The quest to find an unlimited source of energy has intrigued humanity for centuries, and one of the most ambitious ideas to obtain it was devised by German architect Herman Sörgel in 1928. Atlantropa was a gargantuan undertaking that promised inexhaustible energy and abundant raw materials. However, the endeavor was doomed to fail.
As populations grew and natural resources were consumed in more significant amounts over the 20th century, the industrialized world called for innovations in transportation and electricity networks.
Thus came Herman Sörgel’s proposal in the late 1920s, Atlantropa, a technological utopia considered a visionary political reform.
Sörgel’s idea featured a giant dam, which would become the world’s largest hydroelectric facility and cross the Strait of Gibraltar. A plant this massive could provide energy for half the continent’s electrical needs. Furthermore, the gate would control the Mediterranean’s main water supply.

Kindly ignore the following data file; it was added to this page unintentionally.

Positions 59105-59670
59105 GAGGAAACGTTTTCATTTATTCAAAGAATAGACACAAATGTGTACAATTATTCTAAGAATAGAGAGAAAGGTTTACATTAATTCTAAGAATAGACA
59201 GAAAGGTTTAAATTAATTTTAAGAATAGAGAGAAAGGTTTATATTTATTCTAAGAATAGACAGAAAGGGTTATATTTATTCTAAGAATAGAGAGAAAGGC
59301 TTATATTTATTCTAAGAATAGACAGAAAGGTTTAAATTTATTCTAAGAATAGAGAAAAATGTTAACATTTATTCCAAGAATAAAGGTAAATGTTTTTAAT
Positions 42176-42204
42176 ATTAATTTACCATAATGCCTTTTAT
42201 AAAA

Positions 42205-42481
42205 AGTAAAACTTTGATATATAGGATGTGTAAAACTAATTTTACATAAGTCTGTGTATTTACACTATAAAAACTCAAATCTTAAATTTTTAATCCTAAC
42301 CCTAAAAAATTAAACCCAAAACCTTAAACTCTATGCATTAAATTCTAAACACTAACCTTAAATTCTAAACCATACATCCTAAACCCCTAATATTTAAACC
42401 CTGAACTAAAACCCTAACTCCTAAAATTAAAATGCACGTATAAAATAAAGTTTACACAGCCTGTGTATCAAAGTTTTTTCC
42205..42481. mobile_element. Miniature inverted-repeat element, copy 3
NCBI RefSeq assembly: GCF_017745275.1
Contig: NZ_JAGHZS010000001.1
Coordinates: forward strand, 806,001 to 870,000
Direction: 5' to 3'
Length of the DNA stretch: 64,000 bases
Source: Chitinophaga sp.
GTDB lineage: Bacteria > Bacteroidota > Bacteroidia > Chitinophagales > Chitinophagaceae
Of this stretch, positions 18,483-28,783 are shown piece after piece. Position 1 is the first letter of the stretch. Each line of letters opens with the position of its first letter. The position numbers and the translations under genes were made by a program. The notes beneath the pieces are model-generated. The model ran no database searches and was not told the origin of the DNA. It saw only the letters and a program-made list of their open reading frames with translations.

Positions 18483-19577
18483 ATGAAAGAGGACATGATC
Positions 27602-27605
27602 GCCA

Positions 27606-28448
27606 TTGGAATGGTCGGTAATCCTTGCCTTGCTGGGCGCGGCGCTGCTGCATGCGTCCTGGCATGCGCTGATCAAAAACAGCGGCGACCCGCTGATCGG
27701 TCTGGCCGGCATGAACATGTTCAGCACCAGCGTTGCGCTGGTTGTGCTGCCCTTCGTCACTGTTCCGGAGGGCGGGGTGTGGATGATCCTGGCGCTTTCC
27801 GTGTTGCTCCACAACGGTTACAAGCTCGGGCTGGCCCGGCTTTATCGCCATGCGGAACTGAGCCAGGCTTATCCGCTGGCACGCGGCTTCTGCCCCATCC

It was also planned that the evaporation out of the facility would cause the sea level to drop about 200 meters, creating new stretches of land along the coast. Ideally, this scenario would connect Europe and Africa by land, merging the two continents into a single entity.
The new terrains would also provide usable land for agriculture, as well as infrastructure and extended territory for entire cities.
However, the project was not feasible then, and neither was it during the Nazi era or the post-war period. And political reasons were decisive in its fate.
Environmental concerns were not taken seriously during discussions at the time, and if the project had been carried out, it would have caused the complete destruction of the Mediterranean due to the excessive salinization of the water.
Still, nothing came of it as the beginning of a new chapter in human history was brewing: the Atomic era.